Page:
Curie – Unit of Radioactivity

The original unit for measuring the amount of radioactivity was the curie (symbol Ci), which is a non-SI unit of radioactivity defined in 1910. A curie was originally named in honour of Pierre Curie, but was considered at least by some to be in honour of Marie Curie as well. A curie was originally defined as equivalent to the number of disintegrations that one gram of radium-226 will undergo in one second. Currently, a curie is defined as 1Ci = 3.7 x 1010 disintegrations per second. Therefore:

1Ci = 3.7 x 1010 Bq = 37 GBq

One curie is a large amount of activity. The typical human body contains roughly 0.1 μCi (14 mg) of naturally occurring potassium-40. As well, a human body containing 16 kg of carbon would also have about 0.1 μCi of carbon-14 (24 nanograms). Activities measured in a nuclear power plant (except irradiated fuel) often have usually lower activity than curie, and the following multiples are often used:

1 mCi (milicurie) = 1E-3 Ci

1 µCi (microcurie) = 1E-6 Ci

While its continued use is discouraged by many institutions, the curie is still widely used throughout the government, industry and medicine in the world.

Curie – Examples

The relationship between half-life and the amount of a radionuclide required to give an activity of one curie is shown in the figure. This amount of material can be calculated using λ, which is the decay constant of certain nuclide:

Curie - Unit of Activity

Radioactivity - CurieThe following figure illustrates the amount of material necessary for 1 curie of radioactivity. It is obvious, that the longer the half-life, the greater the quantity of radionuclide needed to produce the same activity. Of course, the longer lived substance will remain radioactive for a much longer time. As can be seen, the amount of material necessary for 1 curie of radioactivity can vary from an amount too small to be seen (0.00088 gram of cobalt-60), through 1 gram of radium-226, to almost three tons of uranium-238.

Example – Calculation of Radioactivity

Iodine 131 - decay schemeA sample of material contains 1 mikrogram of iodine-131. Note that, iodine-131 plays a major role as a radioactive isotope present in nuclear fission products, and it a major contributor to the health hazards when released into the atmosphere during an accident. Iodine-131 has a half-life of 8.02 days.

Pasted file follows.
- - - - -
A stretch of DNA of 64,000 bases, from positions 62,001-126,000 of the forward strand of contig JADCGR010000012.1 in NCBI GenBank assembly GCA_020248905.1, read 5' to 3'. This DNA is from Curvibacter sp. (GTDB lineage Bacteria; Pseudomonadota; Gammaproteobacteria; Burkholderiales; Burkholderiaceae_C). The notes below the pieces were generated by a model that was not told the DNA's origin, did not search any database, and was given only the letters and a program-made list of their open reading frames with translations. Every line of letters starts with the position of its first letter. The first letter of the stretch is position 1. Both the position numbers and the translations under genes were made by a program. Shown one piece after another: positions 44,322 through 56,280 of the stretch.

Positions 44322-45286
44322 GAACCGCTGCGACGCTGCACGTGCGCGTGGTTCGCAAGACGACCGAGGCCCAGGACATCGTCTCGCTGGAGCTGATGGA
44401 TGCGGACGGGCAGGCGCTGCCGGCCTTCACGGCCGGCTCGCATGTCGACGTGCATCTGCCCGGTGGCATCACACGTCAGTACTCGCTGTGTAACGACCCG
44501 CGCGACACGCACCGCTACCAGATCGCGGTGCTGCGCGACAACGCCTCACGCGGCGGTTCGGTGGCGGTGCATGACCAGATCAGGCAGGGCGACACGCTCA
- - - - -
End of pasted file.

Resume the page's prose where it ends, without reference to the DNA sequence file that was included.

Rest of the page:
1. The number of iodine-131 atoms initially present.
  2. The activity of the iodine-131 in curies.
  3. The number of iodine-131 atoms that will remain in 50 days.
  4. The time it will take for the activity to reach 0.1 mCi.


  1. The number of atoms of iodine-131 can be determined using isotopic mass as below.

NI-131 = mI-131 . NA / MI-131

NI-131 = (1 μg) x (6.02×1023 nuclei/mol) / (130.91 g/mol)

NI-131 = 4.6 x 1015 nuclei

  1. The activity of the iodine-131 in curies can be determined using its decay constant:

The iodine-131 has half-live of 8.02 days (692928 sec) and therefore its decay constant is:

Using this value for the decay constant we can determine the activity of the sample:

3) and 4) The number of iodine-131 atoms that will remain in 50 days (N50d) and the time it will take for the activity to reach 0.1 mCi can be calculated using the decay law:

As can be seen, after 50 days the number of iodine-131 atoms and thus the activity will be about 75 times lower. After 82 days the activity will be approximately 1200 times lower. Therefore, the time of ten half-lives (factor 210 = 1024) is widely used to define residual activity.


Radiation Protection:

  1. Knoll, Glenn F., Radiation Detection and Measurement 4th Edition, Wiley, 8/2010. ISBN-13: 978-0470131480.
  2. Stabin, Michael G., Radiation Protection and Dosimetry: An Introduction to Health Physics, Springer, 10/2010. ISBN-13: 978-1441923912.
  3. Martin, James E., Physics for Radiation Protection 3rd Edition, Wiley-VCH, 4/2013. ISBN-13: 978-3527411764.
  5. U.S. Department of Energy, Nuclear Physics and Reactor Theory. DOE Fundamentals Handbook, Volume 1 and 2. January 1993.

Nuclear and Reactor Physics:

  1. J. R. Lamarsh, Introduction to Nuclear Reactor Theory, 2nd ed., Addison-Wesley, Reading, MA (1983).
  2. J. R. Lamarsh, A. J. Baratta, Introduction to Nuclear Engineering, 3d ed., Prentice-Hall, 2001, ISBN: 0-201-82498-1.
  3. W. M. Stacey, Nuclear Reactor Physics, John Wiley & Sons, 2001, ISBN: 0- 471-39127-1.
  4. Glasstone, Sesonske. Nuclear Reactor Engineering: Reactor Systems Engineering, Springer; 4th edition, 1994, ISBN: 978-0412985317
  5. W.S.C. Williams. Nuclear and Particle Physics. Clarendon Press; 1 edition, 1991, ISBN: 978-0198520467
  6. G.R.Keepin. Physics of Nuclear Kinetics. Addison-Wesley Pub. Co; 1st edition, 1965
  7. Robert Reed Burn, Introduction to Nuclear Reactor Operation, 1988.
  8. U.S. Department of Energy, Nuclear Physics and Reactor Theory. DOE Fundamentals Handbook, Volume 1 and 2. January 1993.
  9. Paul Reuss, Neutron Physics. EDP Sciences, 2008. ISBN: 978-2759800414.

See above:

Units of Radioactivity